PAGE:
Proposed Legislation in Minnesota
Bill H.F. 928 proposes to change Minnesota’s home school law by restoring a teacher certification requirement. The current law provides various options for home education and recognizes the parent’s right to teach without a specific education level. Parents who meet any of the various educational qualification levels must provide the name, age and address of each child taught, maintain a calendar of 170 days of instruction, and provide a quarterly report card on each child’s achievement in the required subjects. Children not enrolled in the public school must be assessed annually with a standardized achievement test.
The proposed bill would eliminate all of the options except the one allowing a person to teach who is licensed by the State of Minnesota. The annual standardized test requirement would be the same as the current law. If the results of the assessment indicate that the child is at or below the 30th percentile, or one grade level below the performance level for children of the same age, the person in charge of the child’s instruction must obtain an additional evaluation of the child’s abilities and performance for the purpose of determining whether the child has learning problems.
A child receiving instruction from a nonpublic school, person, or institution accredited by an agency recognized by the state is exempt from these requirements.
The proposed law requires the person responsible for providing instruction to provide specific information to the superintendent by October 1 of each school year, including the following: the name, age and address of each child receiving instruction, the name of each instructor and evidence of certification by the state, an annual instructional calendar showing at least 170 days of instruction, and a quarterly report card on the achievement of each child in each required subject area.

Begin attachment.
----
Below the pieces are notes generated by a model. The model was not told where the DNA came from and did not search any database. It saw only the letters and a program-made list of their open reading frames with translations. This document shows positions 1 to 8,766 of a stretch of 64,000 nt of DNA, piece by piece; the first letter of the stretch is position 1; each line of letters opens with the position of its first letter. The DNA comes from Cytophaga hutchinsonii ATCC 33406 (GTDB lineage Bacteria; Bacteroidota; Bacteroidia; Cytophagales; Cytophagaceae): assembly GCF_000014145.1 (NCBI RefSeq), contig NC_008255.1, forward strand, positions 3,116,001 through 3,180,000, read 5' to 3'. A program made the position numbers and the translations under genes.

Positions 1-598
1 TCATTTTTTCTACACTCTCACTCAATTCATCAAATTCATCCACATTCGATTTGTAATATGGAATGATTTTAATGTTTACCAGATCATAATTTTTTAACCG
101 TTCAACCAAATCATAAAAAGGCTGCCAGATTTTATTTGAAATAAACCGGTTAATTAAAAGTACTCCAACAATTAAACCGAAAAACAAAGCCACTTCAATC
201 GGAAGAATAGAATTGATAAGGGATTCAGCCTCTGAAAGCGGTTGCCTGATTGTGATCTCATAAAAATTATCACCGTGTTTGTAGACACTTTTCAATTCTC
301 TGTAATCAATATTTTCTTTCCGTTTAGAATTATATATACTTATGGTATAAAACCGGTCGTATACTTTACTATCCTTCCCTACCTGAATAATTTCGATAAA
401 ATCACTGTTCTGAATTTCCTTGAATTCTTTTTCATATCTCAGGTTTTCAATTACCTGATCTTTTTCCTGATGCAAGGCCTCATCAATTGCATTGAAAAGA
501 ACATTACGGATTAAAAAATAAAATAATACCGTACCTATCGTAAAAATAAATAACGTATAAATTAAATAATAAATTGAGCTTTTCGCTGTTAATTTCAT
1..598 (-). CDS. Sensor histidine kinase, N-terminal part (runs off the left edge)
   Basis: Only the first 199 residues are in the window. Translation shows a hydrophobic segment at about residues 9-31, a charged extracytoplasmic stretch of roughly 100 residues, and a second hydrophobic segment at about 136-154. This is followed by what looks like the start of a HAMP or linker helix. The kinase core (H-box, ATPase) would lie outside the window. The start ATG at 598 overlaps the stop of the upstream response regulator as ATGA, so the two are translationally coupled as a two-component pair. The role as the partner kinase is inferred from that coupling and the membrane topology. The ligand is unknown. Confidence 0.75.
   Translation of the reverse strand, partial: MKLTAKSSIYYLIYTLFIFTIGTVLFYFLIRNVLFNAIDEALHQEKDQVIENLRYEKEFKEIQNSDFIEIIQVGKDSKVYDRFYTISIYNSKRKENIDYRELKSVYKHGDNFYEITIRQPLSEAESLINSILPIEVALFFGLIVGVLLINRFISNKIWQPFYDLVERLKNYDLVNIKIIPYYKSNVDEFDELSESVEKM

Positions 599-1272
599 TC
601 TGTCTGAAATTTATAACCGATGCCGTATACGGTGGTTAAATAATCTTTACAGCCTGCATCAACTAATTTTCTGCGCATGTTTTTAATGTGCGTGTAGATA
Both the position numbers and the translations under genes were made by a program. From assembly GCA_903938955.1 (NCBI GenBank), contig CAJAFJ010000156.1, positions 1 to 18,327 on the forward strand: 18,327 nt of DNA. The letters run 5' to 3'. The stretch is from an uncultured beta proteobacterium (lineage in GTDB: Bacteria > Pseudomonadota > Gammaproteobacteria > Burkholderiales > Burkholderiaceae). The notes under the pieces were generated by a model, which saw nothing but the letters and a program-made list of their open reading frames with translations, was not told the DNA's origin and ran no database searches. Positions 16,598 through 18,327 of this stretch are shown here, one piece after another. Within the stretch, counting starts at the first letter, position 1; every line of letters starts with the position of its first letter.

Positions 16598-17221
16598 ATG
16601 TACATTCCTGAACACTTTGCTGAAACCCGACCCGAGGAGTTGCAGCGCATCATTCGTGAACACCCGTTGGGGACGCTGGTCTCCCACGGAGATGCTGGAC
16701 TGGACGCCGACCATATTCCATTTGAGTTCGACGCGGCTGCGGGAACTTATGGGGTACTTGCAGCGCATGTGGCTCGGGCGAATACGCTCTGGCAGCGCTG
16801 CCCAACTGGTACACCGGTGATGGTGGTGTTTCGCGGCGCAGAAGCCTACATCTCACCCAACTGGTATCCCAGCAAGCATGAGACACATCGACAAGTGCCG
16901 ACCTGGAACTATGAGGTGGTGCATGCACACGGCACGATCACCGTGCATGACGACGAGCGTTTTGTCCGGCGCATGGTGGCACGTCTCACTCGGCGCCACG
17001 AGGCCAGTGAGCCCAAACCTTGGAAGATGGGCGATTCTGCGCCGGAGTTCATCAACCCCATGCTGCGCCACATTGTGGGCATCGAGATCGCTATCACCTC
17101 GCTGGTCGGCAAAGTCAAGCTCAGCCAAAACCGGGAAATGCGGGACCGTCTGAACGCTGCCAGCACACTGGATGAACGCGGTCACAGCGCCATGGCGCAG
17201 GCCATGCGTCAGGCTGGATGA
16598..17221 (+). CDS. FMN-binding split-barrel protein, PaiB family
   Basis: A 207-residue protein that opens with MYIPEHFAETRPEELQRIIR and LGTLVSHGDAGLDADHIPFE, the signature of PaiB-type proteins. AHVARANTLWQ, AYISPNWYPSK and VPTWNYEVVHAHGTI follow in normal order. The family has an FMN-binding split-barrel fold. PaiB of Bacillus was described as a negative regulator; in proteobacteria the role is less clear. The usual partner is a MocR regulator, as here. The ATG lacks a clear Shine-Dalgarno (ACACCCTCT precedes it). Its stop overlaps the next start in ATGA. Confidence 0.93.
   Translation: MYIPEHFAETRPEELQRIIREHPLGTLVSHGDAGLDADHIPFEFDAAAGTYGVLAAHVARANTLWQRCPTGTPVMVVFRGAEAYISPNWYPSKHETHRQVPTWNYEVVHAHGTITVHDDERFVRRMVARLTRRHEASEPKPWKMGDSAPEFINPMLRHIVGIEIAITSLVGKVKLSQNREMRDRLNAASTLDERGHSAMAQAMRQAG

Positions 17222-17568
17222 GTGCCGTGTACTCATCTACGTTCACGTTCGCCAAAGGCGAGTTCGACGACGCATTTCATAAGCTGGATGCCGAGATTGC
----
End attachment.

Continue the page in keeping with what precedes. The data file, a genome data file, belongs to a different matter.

This proposed bill is almost identical to a bill proposed in the Nebraska legislature in 1987. The Nebraska proposal would have required all private, denominational and parochial schools in the state, and all teachers employed or giving instruction within the state, to be governed by the same laws as the public school system with regard to grades, qualifications and certification of teachers, and promotion of students. Fortunately, that bill was defeated in committee and home schoolers in Nebraska are not required to use certified teachers.
Only three states require certification as the only means of home education, North Dakota, Michigan, and Iowa. Two of those states now have bills pending before their legislatures which, if passed, would eliminate certification for home educators. Since 1956, thirty-one states have found it necessary to require that all home schooling be done by a certified teacher.
According to the author of the Minnesota bill, it was drafted in response to some home schoolers who refuse to give notice pursuant to the provisions of the existing law. Assuming that this is true, it is an overreaction, not unlike passing a law forbidding public school attendance because some students assault others on school grounds.
HSLDA encourages home schoolers to get involved in influencing the pending legislation. Contact your State Representative and the House Education Committee. Let them know that you are complying with the present home school law and that you believe there is no reason to change the law. Home schoolers may also contact the Minnesota Association of Christian Home Educators, Box 188, Anoka, MN 55303, if they want to know more.
If this bill passes, it will be the most restrictive home school law in America. Minnesota deserves better. Teacher certification would be a return to the dark ages and cause much turmoil and litigation within the state, since fewer than 10% of the present home schoolers could qualify under the proposed law. This bill may have been urged by the National Education Association (the teachers union) which has officially taken the position that all children should be taught by state certified teachers. Home school supporters need to get involved.